Meiringskloof, now a well-developed nature resort, has a rich history in context to the town and surrounding area stretching back to the early 1930’s. The name Meiringskloof originates from Mr J H Meiring who was the major of Fouriesburg from 1925 - 1931. In these early years of Fouriesburg’s history not much provision was made for water, with the inhabitants of the town having to fetch their own water from a bore-hole or from a fountain southwest of the town. As the need for water grew, a pipe was installed at a fountain on the side of Ventersberg that led into a dam from which the town then got its water. This improvement was enough save for in times of drought. In the late 1940’s the municipality bought the farm Glen Skye previously known as Meiringen so that the water from Meiringskloof could supplement the towns growing need. The farm was later sold again, but a part of Ventersberg, as well as Meiringskloof was kept aside as a nature reserve. This area, in which the current resort is located, was the municipal water works from roughly 1940 - 1973. The current shop was the pump station, and the area behind it was the water filtration plant with a store room off to the side. The grass bank opposite the shop was the dam wall to the town's water supply. In 1973 with the town boasting a much larger population, a new dam had to be constructed. The old waterworks and dam were converted into a picnic area, and a small ablutions facility was constructed. The picnic area used to be where camp sites 1 to 16 are now located, and where the swimming pool is located there was indigenous bush and a small quarry.In the early 1980’s Ds J P Le Roux, a retired missionary minister, settled in the town of Fouriesburg and became an active member of the community. His son-in-law and daughter, Wynand and Susan Pretorius, decided to develop the picnic area into a caravan park and entered into discussions with the municipality. At first the area was rented from the municipality, and was finally purchased in 1987. In 1988 Ds J P Le Roux, fondly known as Oom Japie by the townsfolk and early visitors to Meiringskloof, became the first manager of Meiringskloof and started work on the park as we know it today. The first chalet to be occupied in Meiringskloof was Chalet number 2 Patrys, this was the old ablutions block for the picnic site and was redone and occupied for the first time in 1988. The main hiking trail to the Boesmangrot€ and Holkrans were part of the original reserve. The development of a 5 day hiking trail, the Brandwater Hiking Trail, resulted in the construction of the chain ladder still used today to climb up the side of the cliff at the top of the trail. Sadly this popular trail was closed in 2002. The various hiking trails, some leading up the sides of the cliffs, were constructed by a team led by Ds. J. P. Le Roux. He and his team were responsible for much of the construction of the current Meiringskloof. The rest of the hiking trails were finished in late 2000, with chalets having been added through the years from 1988 up until August 2007 which saw the completion and occupation of the most recent chalet, chalet 8. Plans for the future include the revamping of the swimming pool, the upgrading of some of the older chalets and the Swallow’s Nest and the possible addition of two more chalets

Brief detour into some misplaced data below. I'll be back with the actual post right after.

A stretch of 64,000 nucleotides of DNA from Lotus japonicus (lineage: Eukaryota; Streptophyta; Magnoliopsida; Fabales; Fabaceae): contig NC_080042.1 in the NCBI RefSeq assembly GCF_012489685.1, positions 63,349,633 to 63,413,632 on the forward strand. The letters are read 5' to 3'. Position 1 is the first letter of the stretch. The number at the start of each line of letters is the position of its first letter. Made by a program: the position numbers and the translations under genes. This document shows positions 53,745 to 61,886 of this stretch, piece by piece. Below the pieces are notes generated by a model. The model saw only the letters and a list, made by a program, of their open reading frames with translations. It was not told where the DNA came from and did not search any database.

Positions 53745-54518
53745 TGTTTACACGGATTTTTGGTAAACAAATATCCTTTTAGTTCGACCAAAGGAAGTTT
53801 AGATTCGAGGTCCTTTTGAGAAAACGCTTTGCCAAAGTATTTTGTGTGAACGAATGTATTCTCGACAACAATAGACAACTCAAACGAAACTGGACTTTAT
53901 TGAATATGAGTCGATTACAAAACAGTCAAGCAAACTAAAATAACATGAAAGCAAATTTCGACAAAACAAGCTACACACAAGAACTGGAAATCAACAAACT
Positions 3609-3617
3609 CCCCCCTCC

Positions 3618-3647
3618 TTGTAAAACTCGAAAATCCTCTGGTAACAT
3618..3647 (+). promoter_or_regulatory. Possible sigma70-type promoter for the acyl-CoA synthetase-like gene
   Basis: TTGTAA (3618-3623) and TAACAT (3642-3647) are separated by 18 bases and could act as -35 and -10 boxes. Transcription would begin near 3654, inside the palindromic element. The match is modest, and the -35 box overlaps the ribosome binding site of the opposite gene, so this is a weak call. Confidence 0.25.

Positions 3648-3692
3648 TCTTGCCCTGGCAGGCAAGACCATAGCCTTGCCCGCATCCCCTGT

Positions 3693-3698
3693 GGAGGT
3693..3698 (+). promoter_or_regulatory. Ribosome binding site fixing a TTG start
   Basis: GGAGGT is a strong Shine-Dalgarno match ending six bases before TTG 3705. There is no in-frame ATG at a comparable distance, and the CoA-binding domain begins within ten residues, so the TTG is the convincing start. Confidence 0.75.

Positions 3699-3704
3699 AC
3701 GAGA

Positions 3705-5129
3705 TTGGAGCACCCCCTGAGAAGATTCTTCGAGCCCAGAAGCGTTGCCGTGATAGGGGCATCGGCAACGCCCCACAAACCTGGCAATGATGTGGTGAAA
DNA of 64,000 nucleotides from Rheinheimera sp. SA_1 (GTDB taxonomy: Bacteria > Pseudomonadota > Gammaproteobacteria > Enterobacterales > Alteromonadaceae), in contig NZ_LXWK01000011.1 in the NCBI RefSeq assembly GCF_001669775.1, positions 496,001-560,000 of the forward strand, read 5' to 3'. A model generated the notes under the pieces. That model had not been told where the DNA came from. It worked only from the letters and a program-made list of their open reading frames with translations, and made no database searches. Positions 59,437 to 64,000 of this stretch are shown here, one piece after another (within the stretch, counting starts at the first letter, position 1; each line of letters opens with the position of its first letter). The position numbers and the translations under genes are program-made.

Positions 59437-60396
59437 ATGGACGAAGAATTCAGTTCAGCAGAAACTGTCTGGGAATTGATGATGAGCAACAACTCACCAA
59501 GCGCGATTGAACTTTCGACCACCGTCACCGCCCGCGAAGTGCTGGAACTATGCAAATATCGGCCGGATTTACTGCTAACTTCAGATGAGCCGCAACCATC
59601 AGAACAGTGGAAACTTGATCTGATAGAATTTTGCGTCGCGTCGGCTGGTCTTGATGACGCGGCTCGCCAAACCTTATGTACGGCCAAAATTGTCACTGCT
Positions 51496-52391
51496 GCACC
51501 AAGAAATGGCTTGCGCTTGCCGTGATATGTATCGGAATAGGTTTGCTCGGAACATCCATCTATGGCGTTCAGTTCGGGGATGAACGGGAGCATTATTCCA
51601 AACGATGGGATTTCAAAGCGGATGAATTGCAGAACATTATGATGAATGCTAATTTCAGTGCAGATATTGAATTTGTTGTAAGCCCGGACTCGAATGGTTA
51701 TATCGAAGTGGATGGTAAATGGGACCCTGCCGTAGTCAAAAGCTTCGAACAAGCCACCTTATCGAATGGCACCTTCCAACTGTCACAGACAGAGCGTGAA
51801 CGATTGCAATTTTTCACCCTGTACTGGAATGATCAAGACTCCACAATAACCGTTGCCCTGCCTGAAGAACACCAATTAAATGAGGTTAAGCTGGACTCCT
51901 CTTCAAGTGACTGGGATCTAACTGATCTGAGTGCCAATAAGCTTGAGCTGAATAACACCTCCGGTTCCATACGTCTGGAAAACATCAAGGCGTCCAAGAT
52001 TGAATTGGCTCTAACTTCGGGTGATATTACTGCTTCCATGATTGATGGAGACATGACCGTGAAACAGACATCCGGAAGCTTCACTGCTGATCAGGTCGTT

Main entrance March 1978
Entrance to H4, H5 and H6
Entrance to H7, H8, H9 and H12
Swimming pool area
Current K10, K11 and K12 area
Large ablution block area
Clearing up dam area where C- Group chalets are today
K1 and Lapa area
H6 ground works